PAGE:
How to Repair Cracked Cast Iron Cylinder Headby Contributor
Cast Iron Cylinder heads can be repaired with average welding skills by following a few basic principles of welding cast iron
Repairing cast iron cracks are straight forward and any one who can weld mild steel can cast iron by following a standard procedures. As an engineer I have had to repair many machines over the years this way.
The first step is to clean the metal. Cast iron is notorious for absorbing oil. Steam clean is a good idea, followed by a degreaser. Gunk degreaser and brake and carburetor cleaner type solvents work well too. If possible having the head "cooked" in a degreasing vat is the best choice. Most engine machine shops have this ability. Once the head is clean make sure it is dry for rust will set in quickly. In fact because of rust and moisture the weld repair should begin within the hour for best results.
If the crack is a stress or thermal crack it needs to be stopped from growing before a repair can be made. If the crack is visible than drill a small hole at the end of the crack. Using a small die grinder or Dremel tool dress the crack. This means grinding out a small channel along the crack. this does several things, reveals fresh metal for welding, prepares a "trough" for the weld metal to go into, and removes any carbon buildup along the crack boundaries ( We will forgo using the fancy term for that).
A lot of cylinder head cracks occur from overheating and are located in the water jacket ares or occur at the valve seats. The water jacket cracks can be hard to see sometimes. If where to grind the crack is difficult to see than using a dye penetrant test is recommended. A can of dye penetrant can be bought at any welding supply house. Spray the dye along the crack and then wipe off the area sprayed. Only the dye that soaked into the crack will remain. The next step is to apply developer, again a spray can that can be bought but a can of spray foot powder works well to. Spray an even thin coat over the area. The white powder will dry revealing a red/pink line showing where the crack is. When done inspecting clean the area good with degreaser. Again the welding shop sells a cleaner. If you might do a lot weld repairs having a set of dye penetrant cans is recommended. It will save time.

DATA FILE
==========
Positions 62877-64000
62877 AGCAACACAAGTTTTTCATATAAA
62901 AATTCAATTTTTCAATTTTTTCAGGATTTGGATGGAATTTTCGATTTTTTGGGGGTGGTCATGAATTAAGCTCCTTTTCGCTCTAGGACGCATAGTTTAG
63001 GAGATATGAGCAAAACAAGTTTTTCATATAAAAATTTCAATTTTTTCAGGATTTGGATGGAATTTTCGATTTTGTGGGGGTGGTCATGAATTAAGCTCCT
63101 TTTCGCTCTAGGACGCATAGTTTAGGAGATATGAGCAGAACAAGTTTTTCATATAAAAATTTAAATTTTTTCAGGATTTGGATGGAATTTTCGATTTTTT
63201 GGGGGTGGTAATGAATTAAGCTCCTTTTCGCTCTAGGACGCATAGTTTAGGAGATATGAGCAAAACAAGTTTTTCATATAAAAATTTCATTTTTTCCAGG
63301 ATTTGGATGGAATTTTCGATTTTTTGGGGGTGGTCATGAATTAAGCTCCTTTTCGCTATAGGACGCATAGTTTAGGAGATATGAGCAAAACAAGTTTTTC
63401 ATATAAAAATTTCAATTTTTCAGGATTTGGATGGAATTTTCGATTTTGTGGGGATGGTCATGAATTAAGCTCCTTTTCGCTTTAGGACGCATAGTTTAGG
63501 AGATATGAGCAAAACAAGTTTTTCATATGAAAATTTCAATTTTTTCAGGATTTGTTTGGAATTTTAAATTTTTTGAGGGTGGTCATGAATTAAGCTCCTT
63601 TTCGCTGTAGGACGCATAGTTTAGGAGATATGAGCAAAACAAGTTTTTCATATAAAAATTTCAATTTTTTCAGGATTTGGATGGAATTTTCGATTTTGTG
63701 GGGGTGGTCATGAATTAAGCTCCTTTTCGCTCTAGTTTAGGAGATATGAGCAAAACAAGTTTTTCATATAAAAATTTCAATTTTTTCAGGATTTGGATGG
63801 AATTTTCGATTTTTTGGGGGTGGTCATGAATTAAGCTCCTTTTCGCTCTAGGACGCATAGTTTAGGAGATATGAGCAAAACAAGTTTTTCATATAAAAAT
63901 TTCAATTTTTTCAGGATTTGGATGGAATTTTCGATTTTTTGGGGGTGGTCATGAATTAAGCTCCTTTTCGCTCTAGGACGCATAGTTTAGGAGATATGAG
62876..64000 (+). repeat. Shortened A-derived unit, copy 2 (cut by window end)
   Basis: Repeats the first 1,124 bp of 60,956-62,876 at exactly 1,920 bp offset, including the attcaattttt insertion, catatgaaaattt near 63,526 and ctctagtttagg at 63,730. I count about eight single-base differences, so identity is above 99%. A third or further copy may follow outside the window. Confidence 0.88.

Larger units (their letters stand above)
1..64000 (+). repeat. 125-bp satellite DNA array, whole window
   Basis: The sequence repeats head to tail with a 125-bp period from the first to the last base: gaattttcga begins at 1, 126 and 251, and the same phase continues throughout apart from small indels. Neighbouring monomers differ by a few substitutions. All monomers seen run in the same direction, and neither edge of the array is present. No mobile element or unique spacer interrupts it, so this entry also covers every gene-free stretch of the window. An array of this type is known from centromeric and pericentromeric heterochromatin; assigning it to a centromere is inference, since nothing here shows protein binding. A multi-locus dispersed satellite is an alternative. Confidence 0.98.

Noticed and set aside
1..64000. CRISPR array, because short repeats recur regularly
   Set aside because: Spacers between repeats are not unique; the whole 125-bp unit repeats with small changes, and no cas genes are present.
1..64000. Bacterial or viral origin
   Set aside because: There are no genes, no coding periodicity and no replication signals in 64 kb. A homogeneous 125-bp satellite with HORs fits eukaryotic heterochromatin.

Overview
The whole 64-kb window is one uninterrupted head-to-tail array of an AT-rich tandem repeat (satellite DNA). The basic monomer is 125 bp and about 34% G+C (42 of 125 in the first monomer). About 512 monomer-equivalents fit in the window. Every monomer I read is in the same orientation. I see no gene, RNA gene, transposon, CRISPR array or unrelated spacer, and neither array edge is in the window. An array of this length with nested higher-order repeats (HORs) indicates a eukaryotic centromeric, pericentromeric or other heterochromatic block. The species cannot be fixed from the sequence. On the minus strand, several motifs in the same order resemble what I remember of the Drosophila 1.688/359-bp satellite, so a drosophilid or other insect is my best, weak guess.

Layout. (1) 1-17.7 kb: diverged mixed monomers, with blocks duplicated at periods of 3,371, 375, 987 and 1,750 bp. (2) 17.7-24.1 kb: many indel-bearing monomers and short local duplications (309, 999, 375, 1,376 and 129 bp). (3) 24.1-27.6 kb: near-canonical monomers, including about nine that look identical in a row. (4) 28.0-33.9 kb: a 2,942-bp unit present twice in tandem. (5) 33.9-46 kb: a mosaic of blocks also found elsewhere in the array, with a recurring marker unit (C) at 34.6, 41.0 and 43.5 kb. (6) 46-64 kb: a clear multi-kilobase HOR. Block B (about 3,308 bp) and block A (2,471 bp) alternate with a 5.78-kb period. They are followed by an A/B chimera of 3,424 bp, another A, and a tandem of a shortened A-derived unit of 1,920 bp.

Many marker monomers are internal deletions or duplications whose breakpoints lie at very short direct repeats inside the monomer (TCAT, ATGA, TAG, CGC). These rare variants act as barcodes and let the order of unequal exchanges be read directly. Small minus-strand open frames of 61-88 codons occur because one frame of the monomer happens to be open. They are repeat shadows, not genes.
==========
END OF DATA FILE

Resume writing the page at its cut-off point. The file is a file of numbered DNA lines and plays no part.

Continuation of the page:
If by know the crack is clean, ground, and drilled the welding preparation can begin. First cast iron like used in cylinder heads, gray or ductile likes to be hot. This drives off moisture and relieves stress. Heating the metal to 170-200F is best. Be sure to heat long enough to allow the heat to really soak in.
A key ingredient is the selection of the correct welding electrode. A small diameter rod is best. My favorite for 25 years has been Eutectic's Eutectrode Xuper 2240. This rod is designed for oil soaked cast iron. It has good strengths and is forgiving. the exact instructions which may vary depending on the welding machine used are available form a welding supply house or Castolin.com . Fundamentally the electrode will be ran cold. Most cracks can be filled in one pass. After the root pass , chip the slag off and then using the chipping hammer peen the weld. Work the surface to relieve stress. If welding on an engine block this step must be performed after each pass. THIS IS THE SECRET OF WELDING CAST IRON..PEEN!. Let the part slow cool, covering with weld blankets or anything that will retard the heat. This step is important to again permit stress relieve. It actually affects the grain growth of the metal. Another reason the casting was preheated. With the Euctectic-Castolin rod the finished weld will be strong and after dressing grinding will probably color match the head nicely. If this is your first attempt practice on a scrap cylinder head first. Make sure your rods are dry, heat them in an oven to 150 for an hour if in doubt. Use while hot. One pound of electrodes is a lot. Be aware that the electrodes may cost up to $30 dollars a pound. You are paying for a professionally engineered product. There are other brands of cast iron rods. Some I have had good results with, some I haven't. Stick with major brand names not repackaged rods. A 1/4 pound of rods will repair a lot of cracks. If you think using a 7018 electrode will work, well it may look okay when done but you have just made a boat anchor. The weld will crack out the first time stressed from a little effect known as carbon migration.
- Remember welding is a microscopic process that works with the molecules. A bad looking weld probably is but a good looking weld may be bad too. So follow the procedures.
- Make sure to wear your personal protective gear, especially safety glasses